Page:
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Journal Staff Feb 2019

Journal Staff

Duke Law Journal

No abstract provided.


At The Water’S Hedge: International Insider-Trading Enforcement After Morrison Hugh B. Hamilton Iii, Hugh B. Hamilton Iii Feb 2019

At The Water’S Hedge: International Insider-Trading Enforcement After Morrison Hugh B. Hamilton Iii, Hugh B. Hamilton Iii

Duke Law Journal

From copy rooms to boardrooms, many Americans have succumbed to the siren song of insider trading. As U.S. companies have gone international, so too have corporate secrets ripe for exploitation. With the growth of overseas derivatives based on U.S. stock, foreigners are able to engage in insider trading to a similar extent as Americans.

But in Morrison v. National Australia Bank, the Supreme Court limited the reach of the statutory insider-trading prohibition to transactions taking place in U.S. territory or transactions in securities listed on U.S. exchanges. Neither condition applies to overseas insider trading using derivatives ...


Discipline And Policing, Kate Levine Feb 2019

Discipline And Policing, Kate Levine

Duke Law Journal

A prime focus of police-reform advocates is the transparency of police discipline. Indeed, transparency is one of, the most popular accountability solutions for a wide swath of policing problems. This Article examines the “transparency cure” as it applies to Police Disciplinary Records (“PDRs”). These records are part of an officer’s personnel file and contain reported wrongdoing from supervisors, Internal Affairs Bureaus, and Citizen Complaint Review Boards.

This Article argues that making PDRs public is worthy of skeptical examination. It problematizes the notion that transparency is a worthy end goal for those who desire to see police-reform in general. Transparency ...


Ad Hoc Diplomats, Ryan M. Scoville Feb 2019

Ad Hoc Diplomats, Ryan M. Scoville

Duke Law Journal

Article II of the Constitution grants the president power to appoint “Ambassadors” and “other public Ministers” with the advice and consent of the Senate. By all accounts, this language requires Senate confirmation for the appointment of resident ambassadors and other diplomats of similar rank and tenure. Yet these are hardly the only agents of U.S. foreign relations. Ad hoc diplomats—individuals chosen exclusively by the president to complete limited and temporary assignments—play a comparably significant role in addressing international crises, negotiating treaties, and otherwise executing foreign policy.

This Article critically examines the appointments process for such irregular agents ...


The Promising Viral Threat To Bacterial Resistance: The Uncertain Patentability Of Phage Therapeutics And The Necessity Of Alternative Incentives, Kelly Todd Jan 2019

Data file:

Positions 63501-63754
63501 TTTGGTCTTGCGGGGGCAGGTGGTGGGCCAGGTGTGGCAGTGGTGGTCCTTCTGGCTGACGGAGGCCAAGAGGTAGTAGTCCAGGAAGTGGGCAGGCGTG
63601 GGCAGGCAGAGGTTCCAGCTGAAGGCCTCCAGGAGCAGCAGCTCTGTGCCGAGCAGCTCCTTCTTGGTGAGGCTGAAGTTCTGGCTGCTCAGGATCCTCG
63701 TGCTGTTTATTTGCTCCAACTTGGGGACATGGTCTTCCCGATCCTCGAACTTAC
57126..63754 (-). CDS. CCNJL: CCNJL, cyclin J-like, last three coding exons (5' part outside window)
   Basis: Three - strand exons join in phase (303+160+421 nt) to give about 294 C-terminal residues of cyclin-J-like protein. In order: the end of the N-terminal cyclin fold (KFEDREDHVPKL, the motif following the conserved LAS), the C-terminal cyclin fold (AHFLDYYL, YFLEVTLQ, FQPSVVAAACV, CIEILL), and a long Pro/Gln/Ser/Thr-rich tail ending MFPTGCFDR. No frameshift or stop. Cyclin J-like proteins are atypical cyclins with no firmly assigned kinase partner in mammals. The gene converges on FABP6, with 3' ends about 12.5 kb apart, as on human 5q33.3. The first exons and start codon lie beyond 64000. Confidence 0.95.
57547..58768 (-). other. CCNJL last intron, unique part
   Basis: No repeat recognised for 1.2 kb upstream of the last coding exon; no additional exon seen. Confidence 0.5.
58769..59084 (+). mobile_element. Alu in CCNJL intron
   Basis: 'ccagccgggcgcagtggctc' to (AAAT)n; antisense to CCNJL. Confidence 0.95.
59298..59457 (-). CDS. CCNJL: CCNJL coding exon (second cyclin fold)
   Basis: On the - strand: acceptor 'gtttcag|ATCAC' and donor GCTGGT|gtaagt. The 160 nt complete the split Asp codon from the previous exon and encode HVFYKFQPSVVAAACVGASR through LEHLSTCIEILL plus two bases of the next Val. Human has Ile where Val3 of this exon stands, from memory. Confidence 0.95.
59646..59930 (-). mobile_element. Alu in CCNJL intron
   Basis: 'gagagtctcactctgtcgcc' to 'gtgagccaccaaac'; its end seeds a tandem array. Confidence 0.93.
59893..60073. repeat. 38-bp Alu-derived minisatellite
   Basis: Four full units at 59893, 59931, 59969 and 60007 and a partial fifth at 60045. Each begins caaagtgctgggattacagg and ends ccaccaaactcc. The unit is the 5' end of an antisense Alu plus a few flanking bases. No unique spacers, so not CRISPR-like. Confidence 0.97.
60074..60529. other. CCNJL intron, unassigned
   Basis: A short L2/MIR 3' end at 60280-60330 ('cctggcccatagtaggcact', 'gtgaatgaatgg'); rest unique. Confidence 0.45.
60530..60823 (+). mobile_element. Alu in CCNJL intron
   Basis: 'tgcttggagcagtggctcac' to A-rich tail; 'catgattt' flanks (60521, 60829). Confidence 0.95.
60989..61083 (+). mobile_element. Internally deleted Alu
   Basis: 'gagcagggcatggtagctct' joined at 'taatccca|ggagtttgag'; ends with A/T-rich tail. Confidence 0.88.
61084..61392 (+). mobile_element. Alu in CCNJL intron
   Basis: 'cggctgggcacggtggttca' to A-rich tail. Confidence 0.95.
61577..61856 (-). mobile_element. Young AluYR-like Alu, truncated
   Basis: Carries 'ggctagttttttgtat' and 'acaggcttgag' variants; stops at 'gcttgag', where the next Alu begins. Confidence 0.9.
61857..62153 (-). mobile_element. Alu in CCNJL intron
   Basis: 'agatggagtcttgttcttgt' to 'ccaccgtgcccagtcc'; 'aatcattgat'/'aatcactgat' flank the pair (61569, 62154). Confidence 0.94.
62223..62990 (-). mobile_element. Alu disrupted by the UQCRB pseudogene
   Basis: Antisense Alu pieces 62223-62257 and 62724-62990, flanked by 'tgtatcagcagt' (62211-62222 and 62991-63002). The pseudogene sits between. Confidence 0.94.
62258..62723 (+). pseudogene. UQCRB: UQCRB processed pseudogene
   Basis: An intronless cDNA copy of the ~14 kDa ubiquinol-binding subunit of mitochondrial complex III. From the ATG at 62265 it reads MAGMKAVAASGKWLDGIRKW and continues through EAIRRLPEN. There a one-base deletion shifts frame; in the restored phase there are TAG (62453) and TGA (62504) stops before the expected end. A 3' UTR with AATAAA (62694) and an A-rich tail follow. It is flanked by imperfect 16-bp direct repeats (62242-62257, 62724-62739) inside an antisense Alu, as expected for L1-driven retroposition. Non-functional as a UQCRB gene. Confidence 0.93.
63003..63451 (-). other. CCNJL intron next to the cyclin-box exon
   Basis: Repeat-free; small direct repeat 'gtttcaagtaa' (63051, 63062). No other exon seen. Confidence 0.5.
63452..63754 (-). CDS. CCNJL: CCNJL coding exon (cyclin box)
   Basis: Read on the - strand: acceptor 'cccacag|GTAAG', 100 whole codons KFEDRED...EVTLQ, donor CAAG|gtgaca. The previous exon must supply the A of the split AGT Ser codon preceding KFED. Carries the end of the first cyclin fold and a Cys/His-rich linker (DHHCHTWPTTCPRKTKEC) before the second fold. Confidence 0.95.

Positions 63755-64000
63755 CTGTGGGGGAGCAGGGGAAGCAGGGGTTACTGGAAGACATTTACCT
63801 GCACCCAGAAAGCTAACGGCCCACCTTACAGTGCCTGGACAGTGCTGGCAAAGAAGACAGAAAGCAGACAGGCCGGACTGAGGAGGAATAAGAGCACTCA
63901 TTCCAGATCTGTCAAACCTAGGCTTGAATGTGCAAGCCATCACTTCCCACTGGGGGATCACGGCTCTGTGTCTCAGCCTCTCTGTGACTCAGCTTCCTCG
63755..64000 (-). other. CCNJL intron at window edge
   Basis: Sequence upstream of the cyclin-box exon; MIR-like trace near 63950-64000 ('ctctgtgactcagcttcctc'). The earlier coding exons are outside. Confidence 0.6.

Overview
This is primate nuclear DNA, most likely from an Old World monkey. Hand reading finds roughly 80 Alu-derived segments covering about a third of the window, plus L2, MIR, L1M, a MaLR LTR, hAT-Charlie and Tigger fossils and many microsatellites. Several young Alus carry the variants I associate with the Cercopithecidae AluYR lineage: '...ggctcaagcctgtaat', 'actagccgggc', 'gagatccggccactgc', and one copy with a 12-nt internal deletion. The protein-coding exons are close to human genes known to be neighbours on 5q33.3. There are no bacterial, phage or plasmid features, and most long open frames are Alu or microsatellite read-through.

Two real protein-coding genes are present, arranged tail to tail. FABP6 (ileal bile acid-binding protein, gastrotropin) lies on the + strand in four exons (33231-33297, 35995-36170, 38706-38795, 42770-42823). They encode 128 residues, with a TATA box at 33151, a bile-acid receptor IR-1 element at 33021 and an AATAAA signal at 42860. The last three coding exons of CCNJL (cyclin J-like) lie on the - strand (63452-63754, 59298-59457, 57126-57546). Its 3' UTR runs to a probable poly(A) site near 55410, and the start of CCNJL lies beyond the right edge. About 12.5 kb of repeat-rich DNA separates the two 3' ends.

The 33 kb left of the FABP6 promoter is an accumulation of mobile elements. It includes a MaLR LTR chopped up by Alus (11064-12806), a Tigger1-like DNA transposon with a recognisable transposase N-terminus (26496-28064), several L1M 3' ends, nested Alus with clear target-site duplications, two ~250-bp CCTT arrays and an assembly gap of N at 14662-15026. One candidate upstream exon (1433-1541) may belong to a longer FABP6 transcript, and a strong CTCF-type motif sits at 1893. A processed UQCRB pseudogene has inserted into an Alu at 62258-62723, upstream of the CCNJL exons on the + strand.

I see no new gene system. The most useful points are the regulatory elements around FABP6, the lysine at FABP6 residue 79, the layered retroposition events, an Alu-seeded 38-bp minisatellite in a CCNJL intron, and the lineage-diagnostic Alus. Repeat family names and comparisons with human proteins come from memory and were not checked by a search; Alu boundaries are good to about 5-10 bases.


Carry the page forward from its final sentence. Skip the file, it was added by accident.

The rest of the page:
The Promising Viral Threat To Bacterial Resistance: The Uncertain Patentability Of Phage Therapeutics And The Necessity Of Alternative Incentives, Kelly Todd

Duke Law Journal

Bacteriophages, or “phages,” are a category of highly adept and adaptable viruses that can infect and kill bacteria. With concerns over the burgeoning antibiotic-resistance crisis looming in recent years, scientists and policymakers have expressed a growing interest in developing novel treatments for bacterial infections that utilize bacteriophages. Because of the great expense associated with bringing a new drug to market, patents are usually considered the gold standard for incentivizing research and development in the pharmaceutical field. Absent such strong protection for a developer’s front end investment, pharmaceutical development remains financially risky and unattractive. Unfortunately, recent Supreme Court jurisprudence analyzing ...


Free Speech And The Law Of Evidence, Dan T. Coenen Jan 2019

Free Speech And The Law Of Evidence, Dan T. Coenen

Duke Law Journal

To what extent does the First Amendment limit the ability of prosecutors to offer evidence of a defendant’s past protected speech? As it turns out, the Supreme Court has touched on this question in only a handful of rulings, each of which was crafted to target only the distinctive facts of the case at hand. Many lower courts, however, have distilled from these decisions a sweeping, admissibility-favoring constitutional rule. According to that rule, the First Amendment imposes no limit on prosecutorial use of past-speech evidence—no matter how prejudicial—so long as it meets the minimum standard of evidentiary ...


Corporate Disobedience, Elizabeth Pollman Jan 2019

Corporate Disobedience, Elizabeth Pollman

Duke Law Journal

Corporate law has long taken a dim view of corporate lawbreaking. Corporations can be chartered only for lawful activity. Contemporary case law characterizes the intentional violation of law as a breach of the fiduciary duties of good faith and loyalty. While recognizing that rule breaking raises significant social and moral concerns, this Article demonstrates that corporate law and academic debate have overlooked important aspects of corporate disobedience.